An agricultural farm belonging to former president, Olusegun Obasanjo, located at Oluyole Industrial Estate in Ibadan has been reportedly sealed off by the Oyo state government over tax default.
Nigerian Tribune reports that the farm was sealed off on Tuesday, September 18, as well some other companies.
The Oyo state Board of Internal Revenue team carried out the operation The State Board of Internal Revenue (OYBIR), Bicci Alli, said the operation was necessary following series of communication to the affected companies without compliance.
Alli said: “The exercise we carried out today (Tuesday) is not something new and not outside the law. It is within the law. We went to restrain some corporate organizations that failed to pay what is due to Oyo state government after giving due notices, demand notices and even public notices to that effect and they failed to pay.
“So we went to those places to restrain them from having access to their premises and it’s going to be a continuous exercise, all through the week and even next week.
“What they are guilty of is the payment of the environmental development levy. Some of them owe about two years. We wrote to them and gave them notices to pay, they refused to pay. It was as a result of their failure to pay that we now embarked on the needful.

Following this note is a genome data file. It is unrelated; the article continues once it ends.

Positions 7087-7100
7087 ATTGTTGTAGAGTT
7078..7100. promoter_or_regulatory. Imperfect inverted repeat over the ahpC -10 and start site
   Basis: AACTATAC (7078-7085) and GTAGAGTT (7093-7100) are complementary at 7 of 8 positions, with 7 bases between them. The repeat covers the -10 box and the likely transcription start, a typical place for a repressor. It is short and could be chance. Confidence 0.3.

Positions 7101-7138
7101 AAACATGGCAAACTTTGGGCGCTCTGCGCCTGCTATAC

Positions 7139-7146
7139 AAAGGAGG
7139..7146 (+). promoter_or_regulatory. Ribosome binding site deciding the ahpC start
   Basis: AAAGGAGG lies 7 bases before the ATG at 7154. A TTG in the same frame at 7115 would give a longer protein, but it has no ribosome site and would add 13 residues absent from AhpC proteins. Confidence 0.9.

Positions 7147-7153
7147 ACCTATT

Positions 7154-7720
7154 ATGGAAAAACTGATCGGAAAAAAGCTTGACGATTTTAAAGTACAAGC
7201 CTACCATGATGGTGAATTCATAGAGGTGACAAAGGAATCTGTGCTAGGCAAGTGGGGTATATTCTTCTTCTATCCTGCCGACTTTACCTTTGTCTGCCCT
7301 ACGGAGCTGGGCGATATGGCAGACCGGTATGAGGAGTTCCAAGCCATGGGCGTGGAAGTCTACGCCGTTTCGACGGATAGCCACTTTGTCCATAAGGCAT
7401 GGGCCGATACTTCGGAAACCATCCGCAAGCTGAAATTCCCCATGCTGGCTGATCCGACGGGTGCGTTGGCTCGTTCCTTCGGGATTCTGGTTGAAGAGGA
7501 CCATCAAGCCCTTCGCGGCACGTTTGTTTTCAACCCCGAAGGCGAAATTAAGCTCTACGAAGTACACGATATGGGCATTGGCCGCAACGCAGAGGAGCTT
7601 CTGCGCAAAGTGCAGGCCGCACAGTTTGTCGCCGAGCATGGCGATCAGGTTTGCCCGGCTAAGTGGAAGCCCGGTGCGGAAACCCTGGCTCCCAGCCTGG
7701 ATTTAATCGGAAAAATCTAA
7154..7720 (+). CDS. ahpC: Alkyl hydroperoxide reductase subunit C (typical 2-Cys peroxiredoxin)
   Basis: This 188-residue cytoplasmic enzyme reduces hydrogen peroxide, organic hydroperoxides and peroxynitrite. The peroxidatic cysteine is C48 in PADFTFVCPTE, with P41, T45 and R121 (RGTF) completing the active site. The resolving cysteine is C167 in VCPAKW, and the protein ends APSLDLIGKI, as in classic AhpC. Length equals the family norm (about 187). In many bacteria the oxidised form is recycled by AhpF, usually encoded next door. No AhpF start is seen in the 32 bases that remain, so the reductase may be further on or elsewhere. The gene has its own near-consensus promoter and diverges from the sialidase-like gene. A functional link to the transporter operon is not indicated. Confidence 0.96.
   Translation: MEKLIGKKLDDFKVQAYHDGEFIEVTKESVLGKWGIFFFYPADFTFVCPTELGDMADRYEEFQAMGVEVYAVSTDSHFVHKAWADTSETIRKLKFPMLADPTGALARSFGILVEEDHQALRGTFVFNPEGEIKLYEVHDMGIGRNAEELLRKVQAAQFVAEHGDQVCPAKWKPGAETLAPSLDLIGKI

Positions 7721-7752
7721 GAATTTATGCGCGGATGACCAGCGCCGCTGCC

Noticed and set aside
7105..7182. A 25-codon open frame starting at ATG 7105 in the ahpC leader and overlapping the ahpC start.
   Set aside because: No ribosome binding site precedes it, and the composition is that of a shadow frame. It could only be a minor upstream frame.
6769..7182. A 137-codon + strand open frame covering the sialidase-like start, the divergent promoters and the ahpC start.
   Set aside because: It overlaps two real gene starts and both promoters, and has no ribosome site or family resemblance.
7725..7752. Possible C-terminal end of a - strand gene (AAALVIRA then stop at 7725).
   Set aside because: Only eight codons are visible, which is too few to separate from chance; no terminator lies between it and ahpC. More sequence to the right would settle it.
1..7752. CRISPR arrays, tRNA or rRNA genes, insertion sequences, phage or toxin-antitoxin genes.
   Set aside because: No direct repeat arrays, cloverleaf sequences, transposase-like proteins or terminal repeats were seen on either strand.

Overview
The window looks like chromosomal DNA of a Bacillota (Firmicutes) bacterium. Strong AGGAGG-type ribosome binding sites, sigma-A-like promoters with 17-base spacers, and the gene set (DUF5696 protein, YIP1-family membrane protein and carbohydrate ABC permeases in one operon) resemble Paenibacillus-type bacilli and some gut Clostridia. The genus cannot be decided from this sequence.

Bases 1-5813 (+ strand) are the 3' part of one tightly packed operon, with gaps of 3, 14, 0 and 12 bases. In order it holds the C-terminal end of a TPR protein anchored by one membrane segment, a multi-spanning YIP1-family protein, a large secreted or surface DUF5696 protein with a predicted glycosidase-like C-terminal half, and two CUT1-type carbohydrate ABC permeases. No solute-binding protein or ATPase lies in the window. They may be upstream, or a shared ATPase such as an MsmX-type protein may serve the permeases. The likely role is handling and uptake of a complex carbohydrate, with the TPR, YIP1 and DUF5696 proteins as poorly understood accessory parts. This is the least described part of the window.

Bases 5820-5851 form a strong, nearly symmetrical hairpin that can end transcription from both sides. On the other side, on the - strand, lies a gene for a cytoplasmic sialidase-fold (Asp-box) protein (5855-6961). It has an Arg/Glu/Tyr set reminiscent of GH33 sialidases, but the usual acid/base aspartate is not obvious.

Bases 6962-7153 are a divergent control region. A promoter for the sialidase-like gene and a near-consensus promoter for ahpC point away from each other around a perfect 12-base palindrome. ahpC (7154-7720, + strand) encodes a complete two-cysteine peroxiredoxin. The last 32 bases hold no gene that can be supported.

“But it’s so sad that not until we have to take this step against the firms that they are now actually coming out to pay.
“Government is not interested in disrupting the business of these corporate organisations, the business of government is to create an enabling environment for business to thrive which Oyo state government has done tremendously well in the last few years and that’s why you see businesses springing up on daily basis in Oyo state. The government cannot disrupt their businesses unless where it is absolutely necessary.
“The focus now is that we will collect every kobo that people are owing the state government, we did publication on August 13, in two widely read newspapers, drawing the attention of corporate organisations and individual residents of Oyo state to pay all their taxes, dues and levies that are supposed to pay to the state government within 14 days.
“But that was like a reminder, prior to that: we served demand notices in line with extant laws on corporate organisations, individuals to pay their taxes. Some of the taxes are due early January, February, March, depending on the position of the law. However, when they failed to pay, we did the reminder in line with the position of the law and we now did a public notice on 14th August, giving them 14 days to be able to pay. So, nobody could tell us that they were not informed.”
Meanwhile, a new book has revealed how ex-President Olusegun Obasanjo ran the Nigerian National Petroleum Corporation (NNPC) as a “sole administrator” for the eight years he led the country.
The Cable reports that the book titled: “Too Good to Die: Third Term and the Myth of the Indispensable Man in Africa”, said that while serving as minister of petroleum resources, the former president never discussed activities of the corporation with government officials until his last days in office.
Obasanjo, who was president from 1999 to 2007, made himself the minister overseeing the nation’s petroleum sector until January 2007, when he relinquished that position. It was gathered that the only official Obasanjo had in a similar capacity was Edmund Daukoru, his presidential adviser on petroleum and energy, whom he later made minister of state for petroleum resources in 2005.